On the front page of today’s Washington Post, there is an article on John Kerry that maintains that he is not particularly comfortable talking about religion, save before black audiences. The article concludes by saying that his presidential campaign has no plans to give a high profile to the discussion of faith and values. Yet just two days ago, USA Today published an opinion piece by Gerald L. Zelizer that commended the Kerry campaign for taking a “first step” in addressing the role of religion and values by recently hiring a director of religious outreach.
Catholic League president William Donohue explains the league’s reaction to the two pieces:
“After reading the Zelizer article in USA Today, I asked Joseph De Feo, the league’s associate director of communications, to contact the Kerry campaign’s director of religious outreach. We knew that after we exposed the radical resume of Kerry’s initial director of religious outreach, Mara Vanderslice, that the campaign had silenced her. Not knowing who was in charge of this office, De Feo called seeking information about position papers, activities, etc. He was told that Vanderslice is still in charge, but was unavailable. He left a message asking her to call him back, which she has not.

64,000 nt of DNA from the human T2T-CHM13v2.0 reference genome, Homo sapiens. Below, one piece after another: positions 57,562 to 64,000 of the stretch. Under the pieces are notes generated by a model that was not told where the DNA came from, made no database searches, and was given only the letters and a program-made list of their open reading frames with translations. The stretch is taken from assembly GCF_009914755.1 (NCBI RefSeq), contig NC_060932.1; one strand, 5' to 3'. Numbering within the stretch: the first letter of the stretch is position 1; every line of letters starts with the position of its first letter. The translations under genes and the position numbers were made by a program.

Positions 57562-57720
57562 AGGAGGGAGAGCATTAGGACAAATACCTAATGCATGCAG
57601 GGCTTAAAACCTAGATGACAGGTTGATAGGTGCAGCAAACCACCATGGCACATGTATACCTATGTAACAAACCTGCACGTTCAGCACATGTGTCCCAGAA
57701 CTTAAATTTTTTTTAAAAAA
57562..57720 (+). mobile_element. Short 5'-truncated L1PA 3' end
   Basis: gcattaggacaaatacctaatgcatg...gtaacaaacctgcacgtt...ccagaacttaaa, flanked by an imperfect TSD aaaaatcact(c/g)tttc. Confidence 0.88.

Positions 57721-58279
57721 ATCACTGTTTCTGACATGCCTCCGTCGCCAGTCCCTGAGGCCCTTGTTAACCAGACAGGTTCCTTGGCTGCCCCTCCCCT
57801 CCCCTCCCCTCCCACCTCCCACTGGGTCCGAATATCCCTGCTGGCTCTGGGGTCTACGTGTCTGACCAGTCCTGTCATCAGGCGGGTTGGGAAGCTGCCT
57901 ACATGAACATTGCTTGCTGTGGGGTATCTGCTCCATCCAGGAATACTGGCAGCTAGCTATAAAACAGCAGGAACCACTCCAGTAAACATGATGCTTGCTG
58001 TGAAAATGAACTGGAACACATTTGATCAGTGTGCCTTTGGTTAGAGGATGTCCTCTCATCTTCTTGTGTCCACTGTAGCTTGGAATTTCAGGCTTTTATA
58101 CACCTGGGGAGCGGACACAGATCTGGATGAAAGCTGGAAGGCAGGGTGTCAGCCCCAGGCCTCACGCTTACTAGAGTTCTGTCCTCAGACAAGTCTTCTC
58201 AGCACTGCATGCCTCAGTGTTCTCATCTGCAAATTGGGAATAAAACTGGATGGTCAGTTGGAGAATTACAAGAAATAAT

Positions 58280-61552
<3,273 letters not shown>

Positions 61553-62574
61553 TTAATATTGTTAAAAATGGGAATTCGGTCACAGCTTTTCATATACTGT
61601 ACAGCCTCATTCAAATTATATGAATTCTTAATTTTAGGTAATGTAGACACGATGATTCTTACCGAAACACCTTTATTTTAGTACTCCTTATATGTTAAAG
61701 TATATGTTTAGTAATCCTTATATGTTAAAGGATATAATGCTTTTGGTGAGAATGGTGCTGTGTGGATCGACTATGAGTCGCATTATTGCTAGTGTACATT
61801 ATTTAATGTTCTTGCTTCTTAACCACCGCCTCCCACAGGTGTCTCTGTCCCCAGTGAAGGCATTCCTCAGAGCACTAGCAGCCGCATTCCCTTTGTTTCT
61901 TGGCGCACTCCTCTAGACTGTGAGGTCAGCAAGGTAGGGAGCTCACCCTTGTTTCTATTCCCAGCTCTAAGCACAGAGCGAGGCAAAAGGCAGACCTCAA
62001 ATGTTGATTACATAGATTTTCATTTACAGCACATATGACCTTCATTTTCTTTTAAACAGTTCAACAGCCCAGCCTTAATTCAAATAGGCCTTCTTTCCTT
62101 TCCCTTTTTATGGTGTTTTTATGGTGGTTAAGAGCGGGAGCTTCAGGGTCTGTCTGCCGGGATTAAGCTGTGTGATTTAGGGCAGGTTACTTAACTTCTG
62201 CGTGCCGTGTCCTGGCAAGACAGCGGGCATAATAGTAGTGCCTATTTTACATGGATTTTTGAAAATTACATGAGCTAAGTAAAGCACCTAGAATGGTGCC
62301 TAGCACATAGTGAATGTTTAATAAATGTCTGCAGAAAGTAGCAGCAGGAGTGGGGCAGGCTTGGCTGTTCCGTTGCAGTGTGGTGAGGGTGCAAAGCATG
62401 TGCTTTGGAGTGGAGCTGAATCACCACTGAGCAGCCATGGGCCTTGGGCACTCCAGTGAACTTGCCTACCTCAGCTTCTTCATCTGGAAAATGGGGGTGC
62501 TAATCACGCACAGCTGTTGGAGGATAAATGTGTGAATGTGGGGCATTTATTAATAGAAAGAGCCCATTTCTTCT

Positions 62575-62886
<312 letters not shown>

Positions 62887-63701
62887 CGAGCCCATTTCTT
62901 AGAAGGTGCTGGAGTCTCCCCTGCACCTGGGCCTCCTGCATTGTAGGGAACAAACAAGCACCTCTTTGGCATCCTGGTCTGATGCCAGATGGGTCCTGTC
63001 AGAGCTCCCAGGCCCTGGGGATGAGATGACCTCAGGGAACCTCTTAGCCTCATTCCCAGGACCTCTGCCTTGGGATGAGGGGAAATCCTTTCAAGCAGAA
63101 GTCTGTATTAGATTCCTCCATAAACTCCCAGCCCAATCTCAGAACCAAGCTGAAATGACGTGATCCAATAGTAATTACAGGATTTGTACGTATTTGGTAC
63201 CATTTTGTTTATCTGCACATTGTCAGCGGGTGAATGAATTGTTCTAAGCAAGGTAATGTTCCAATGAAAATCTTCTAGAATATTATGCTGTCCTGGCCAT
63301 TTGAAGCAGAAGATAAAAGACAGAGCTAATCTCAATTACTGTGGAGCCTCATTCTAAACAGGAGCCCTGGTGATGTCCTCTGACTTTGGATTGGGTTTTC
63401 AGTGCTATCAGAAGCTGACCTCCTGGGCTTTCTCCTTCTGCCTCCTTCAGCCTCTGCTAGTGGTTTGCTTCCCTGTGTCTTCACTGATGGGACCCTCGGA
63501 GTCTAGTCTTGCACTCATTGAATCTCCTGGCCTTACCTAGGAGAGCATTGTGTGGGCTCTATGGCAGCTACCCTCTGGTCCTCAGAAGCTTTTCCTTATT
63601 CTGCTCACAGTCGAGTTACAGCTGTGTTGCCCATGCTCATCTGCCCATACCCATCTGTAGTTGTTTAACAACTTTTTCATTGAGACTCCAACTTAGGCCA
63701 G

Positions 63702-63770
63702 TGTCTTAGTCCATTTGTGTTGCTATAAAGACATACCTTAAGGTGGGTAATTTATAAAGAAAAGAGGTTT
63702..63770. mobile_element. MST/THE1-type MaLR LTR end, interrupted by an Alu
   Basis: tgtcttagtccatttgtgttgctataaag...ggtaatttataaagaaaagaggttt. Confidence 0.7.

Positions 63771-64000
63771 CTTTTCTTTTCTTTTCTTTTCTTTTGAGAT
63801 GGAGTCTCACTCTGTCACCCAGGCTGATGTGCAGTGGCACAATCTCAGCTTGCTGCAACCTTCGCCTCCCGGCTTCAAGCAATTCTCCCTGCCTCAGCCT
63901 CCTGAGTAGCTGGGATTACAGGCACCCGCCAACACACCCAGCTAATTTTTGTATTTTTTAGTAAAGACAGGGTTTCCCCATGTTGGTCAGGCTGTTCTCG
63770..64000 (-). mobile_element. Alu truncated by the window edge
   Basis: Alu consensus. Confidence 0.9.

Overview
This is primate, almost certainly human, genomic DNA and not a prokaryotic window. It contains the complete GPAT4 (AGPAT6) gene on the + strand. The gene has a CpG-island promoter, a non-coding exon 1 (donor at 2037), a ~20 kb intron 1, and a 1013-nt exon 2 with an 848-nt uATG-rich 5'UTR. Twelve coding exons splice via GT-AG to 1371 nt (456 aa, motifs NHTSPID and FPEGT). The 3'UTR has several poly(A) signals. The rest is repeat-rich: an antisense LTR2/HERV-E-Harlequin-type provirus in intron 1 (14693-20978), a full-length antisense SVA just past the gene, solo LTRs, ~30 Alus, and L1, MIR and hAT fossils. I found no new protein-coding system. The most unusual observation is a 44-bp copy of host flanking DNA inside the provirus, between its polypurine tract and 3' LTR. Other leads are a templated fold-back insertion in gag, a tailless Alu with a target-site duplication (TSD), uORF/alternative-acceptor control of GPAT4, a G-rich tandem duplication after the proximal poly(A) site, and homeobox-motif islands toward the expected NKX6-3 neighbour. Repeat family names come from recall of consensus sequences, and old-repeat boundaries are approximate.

“So what’s going on? Yesterday, Kerry was quite felicitous quoting Scripture to African Americans at the NAACP convention. It is besides the point that he told the mostly Protestant gathering that the Protestant teaching on salvation—faith alone matters—is wrong (there must be deeds, he insisted), what is striking about this event is that it shows once again that Kerry likes to invoke ‘God talk’ in front of blacks, but refuses to do so in front of whites. What is it about white people and the subject of religion that gives him the jitters, he does not say. No matter, Democratic consultant Amy Sullivan is right to charge that such an approach is ‘not only a condescending strategy, but a foolish one.’
“Want to know what gives Kerry the jitters? Offending his heavily secularist, and often anti-religious, base of white contributors and supporters.”